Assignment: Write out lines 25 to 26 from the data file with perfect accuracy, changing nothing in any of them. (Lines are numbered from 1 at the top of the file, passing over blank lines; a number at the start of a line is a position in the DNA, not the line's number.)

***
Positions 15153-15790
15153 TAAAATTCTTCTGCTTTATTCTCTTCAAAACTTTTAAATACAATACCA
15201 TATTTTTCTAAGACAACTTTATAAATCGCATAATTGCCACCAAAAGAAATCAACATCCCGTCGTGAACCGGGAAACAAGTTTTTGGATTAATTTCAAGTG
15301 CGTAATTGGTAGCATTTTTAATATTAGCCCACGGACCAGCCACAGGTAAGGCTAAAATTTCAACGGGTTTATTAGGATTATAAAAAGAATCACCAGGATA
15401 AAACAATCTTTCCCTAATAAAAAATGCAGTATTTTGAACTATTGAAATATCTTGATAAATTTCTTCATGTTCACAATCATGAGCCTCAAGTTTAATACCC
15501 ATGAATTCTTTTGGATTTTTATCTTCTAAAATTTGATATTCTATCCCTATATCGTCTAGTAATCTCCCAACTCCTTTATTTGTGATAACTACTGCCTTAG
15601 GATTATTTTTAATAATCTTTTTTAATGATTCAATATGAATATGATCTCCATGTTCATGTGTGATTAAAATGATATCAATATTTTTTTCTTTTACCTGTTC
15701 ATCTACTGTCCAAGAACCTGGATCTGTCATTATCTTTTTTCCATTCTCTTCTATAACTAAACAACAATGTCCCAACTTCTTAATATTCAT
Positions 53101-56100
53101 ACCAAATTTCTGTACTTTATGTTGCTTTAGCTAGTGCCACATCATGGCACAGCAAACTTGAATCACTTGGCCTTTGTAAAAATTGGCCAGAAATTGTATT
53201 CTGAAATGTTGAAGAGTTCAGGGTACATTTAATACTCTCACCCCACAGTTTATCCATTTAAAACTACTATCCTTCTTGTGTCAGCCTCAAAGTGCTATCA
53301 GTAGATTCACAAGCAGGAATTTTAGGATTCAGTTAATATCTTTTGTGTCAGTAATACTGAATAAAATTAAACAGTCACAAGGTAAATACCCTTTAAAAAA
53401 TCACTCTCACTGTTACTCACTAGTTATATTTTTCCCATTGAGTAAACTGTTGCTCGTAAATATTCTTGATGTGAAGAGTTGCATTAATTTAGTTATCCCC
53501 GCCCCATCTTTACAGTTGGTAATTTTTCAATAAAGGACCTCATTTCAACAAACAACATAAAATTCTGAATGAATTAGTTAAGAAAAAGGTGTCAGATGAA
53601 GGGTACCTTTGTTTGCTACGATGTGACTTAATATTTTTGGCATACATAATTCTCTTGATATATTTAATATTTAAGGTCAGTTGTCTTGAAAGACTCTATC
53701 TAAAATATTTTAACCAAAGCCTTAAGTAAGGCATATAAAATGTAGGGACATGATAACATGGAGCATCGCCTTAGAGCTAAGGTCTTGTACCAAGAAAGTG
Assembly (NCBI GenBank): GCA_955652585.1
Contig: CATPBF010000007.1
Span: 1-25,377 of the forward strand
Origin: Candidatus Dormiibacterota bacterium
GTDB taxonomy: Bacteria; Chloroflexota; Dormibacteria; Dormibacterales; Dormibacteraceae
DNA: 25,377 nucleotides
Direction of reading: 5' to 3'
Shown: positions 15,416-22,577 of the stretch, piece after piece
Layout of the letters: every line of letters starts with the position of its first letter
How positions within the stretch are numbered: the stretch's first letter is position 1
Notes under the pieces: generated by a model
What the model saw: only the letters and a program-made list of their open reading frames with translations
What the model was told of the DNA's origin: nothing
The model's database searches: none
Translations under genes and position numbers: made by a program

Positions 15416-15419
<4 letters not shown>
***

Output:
Layout of the letters: every line of letters starts with the position of its first letter
How positions within the stretch are numbered: the stretch's first letter is position 1